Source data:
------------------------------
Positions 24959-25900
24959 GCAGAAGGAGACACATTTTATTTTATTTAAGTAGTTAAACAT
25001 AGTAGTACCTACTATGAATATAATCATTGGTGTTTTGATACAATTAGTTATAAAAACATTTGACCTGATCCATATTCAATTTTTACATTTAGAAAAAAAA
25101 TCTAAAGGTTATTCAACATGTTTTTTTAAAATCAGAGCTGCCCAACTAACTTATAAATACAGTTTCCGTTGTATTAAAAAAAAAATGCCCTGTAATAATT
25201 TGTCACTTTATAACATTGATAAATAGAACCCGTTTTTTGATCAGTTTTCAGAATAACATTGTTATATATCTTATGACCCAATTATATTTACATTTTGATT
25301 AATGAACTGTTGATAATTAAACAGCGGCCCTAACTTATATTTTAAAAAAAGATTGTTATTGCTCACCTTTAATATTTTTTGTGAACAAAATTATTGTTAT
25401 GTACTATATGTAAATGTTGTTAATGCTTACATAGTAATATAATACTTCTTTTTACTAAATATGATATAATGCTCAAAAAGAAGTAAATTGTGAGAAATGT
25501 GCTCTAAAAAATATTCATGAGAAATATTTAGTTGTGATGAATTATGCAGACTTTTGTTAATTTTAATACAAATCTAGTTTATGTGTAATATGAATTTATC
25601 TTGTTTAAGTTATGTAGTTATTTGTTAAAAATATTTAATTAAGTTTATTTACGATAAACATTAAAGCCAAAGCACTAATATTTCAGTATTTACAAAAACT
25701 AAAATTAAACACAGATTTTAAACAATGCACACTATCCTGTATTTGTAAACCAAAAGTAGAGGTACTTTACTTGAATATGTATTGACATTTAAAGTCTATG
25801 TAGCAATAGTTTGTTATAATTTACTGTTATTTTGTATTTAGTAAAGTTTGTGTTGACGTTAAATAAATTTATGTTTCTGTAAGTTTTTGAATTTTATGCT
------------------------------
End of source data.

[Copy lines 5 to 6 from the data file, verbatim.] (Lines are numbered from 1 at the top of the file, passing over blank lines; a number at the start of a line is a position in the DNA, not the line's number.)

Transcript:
25201 TGTCACTTTATAACATTGATAAATAGAACCCGTTTTTTGATCAGTTTTCAGAATAACATTGTTATATATCTTATGACCCAATTATATTTACATTTTGATT
25301 AATGAACTGTTGATAATTAAACAGCGGCCCTAACTTATATTTTAAAAAAAGATTGTTATTGCTCACCTTTAATATTTTTTGTGAACAAAATTATTGTTAT